Some people who work in AIDS assumed that the outpouring of money and support would go on forever (that it would be lifelong?), but the level of support that people with HIV/AIDS received was a compassionate response to a crisis--and, as we've seen, a temporary response.
What Does Any Of This Have To Do With 9/11?
The first time I attended a safe-sex workshop, the instructor (who later died of the disease) described AIDS as something that slammed into the gay community. "We were broadsided," I remember him saying. "The gay community has been victimized by a deadly virus that relied on our ignorance of its existence and how it was spread, but now we know how this disease is spread and we have the tools to stop it in its tracks."
Like gay men in the late 1970s and early 1980s, the people who died on 9/11 were broadsided, although they were victimized by deadly religious fanatics and not a slow-acting virus. Still, death was an unknown consequence of going to work or getting on a plane on 9/11, just as death was an unknown consequence of the gay male sex culture of the 1970s and early 1980s. Broadsided by a deadly disease acquired during a natural act, every AIDS victim was innocent--of guilt, and of value judgments.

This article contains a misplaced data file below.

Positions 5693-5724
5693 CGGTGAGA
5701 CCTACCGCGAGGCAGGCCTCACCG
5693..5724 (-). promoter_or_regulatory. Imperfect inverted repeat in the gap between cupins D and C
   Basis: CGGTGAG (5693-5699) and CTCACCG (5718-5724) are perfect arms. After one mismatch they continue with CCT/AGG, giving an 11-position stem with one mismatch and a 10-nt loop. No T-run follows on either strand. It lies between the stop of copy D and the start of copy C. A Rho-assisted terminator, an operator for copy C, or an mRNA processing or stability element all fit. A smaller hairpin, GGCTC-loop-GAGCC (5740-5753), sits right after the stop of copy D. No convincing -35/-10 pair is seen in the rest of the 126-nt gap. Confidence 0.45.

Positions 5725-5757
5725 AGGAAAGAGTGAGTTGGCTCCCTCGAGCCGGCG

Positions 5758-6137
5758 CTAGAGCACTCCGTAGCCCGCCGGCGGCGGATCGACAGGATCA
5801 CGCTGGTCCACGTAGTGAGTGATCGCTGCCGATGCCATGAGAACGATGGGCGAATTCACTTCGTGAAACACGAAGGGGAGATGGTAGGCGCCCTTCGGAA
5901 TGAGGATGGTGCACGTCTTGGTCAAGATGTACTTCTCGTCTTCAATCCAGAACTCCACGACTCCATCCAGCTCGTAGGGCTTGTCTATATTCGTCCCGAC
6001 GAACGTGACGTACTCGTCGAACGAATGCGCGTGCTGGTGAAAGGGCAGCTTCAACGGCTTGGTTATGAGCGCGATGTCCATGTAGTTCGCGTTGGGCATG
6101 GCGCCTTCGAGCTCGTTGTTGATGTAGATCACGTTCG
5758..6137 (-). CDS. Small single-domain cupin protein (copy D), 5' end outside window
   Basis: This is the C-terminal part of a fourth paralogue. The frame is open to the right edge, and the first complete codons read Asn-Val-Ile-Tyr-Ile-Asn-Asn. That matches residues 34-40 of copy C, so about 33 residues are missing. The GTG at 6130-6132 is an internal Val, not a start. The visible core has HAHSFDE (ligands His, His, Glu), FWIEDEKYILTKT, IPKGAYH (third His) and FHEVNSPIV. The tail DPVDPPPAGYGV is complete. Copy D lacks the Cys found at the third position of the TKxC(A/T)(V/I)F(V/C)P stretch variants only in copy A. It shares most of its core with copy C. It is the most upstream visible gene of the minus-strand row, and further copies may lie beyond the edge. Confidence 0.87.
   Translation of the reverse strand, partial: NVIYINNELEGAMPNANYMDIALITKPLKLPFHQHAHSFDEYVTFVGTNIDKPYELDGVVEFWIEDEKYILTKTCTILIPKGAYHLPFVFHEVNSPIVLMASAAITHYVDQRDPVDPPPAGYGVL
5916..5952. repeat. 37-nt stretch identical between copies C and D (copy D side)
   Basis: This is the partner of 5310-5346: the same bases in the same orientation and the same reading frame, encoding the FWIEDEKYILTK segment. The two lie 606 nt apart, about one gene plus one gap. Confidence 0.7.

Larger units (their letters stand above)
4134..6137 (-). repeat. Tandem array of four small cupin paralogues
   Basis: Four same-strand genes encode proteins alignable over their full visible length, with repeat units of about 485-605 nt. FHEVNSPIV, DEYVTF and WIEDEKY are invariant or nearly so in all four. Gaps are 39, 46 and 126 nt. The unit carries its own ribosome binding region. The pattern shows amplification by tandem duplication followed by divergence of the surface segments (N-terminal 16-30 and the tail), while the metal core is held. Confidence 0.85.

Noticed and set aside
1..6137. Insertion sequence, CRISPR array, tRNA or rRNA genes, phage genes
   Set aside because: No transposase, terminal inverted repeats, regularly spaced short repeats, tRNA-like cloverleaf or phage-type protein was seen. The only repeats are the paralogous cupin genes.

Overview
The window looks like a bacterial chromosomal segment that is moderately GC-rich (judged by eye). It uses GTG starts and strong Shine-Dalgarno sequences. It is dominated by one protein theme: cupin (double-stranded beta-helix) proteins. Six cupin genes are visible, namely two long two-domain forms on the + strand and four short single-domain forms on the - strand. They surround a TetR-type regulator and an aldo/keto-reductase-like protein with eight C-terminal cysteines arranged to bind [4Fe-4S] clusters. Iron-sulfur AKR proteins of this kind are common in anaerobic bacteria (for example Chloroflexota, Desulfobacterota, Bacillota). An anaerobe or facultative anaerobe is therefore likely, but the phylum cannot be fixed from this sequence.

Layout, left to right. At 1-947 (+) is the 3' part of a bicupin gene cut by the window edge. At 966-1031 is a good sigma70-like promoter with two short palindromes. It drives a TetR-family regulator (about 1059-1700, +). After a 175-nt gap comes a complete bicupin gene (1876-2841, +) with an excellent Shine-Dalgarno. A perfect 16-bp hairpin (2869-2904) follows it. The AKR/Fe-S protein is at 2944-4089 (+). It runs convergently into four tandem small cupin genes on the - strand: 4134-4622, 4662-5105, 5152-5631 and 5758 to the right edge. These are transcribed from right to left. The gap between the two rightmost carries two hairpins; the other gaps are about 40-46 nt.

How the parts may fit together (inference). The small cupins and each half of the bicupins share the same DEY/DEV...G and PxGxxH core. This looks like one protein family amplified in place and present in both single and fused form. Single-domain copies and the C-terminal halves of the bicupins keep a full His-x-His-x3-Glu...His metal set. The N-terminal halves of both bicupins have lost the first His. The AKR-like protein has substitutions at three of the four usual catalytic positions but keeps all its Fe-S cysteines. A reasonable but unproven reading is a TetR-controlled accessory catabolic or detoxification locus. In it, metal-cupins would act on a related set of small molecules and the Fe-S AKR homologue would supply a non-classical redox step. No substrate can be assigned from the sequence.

Which brings us to the gay male sex culture of 2002:
"After years of decline, syphilis infections appear to be on the rise, especially among gay and bisexual men in Manhattan.... The presence of syphilis enhances the transmissibility of HIV, and the new figures could be a harbinger of an increase in HIV transmissions, officials said."--The New York Post
"Gay and bisexual men in the Los Angeles area are engaging in risky sex--often with multiple partners in public places--even when they know they have tested positive for the AIDS virus...."--The Los Angeles Times
"An alarming number of people in San Diego and elsewhere are knowingly infecting others with the AIDS virus...."--The San Diego Union-Tribune
All of this is met with silence or conspicuous displays of handwringing at various AIDS organizations. Instead of challenging gay men, AIDS organizations have made it their mission to make excuses for gay men. ("Don't blame gay men for rising HIV infection rates! It's our low self-esteem! Condom fatigue! Drug use! Depression! All of which are caused by your homophobia, you big, bad straight people!") I would say that the AIDS organizations are themselves complacent, but I don't think that's quite strong enough a word. What they are is complicit.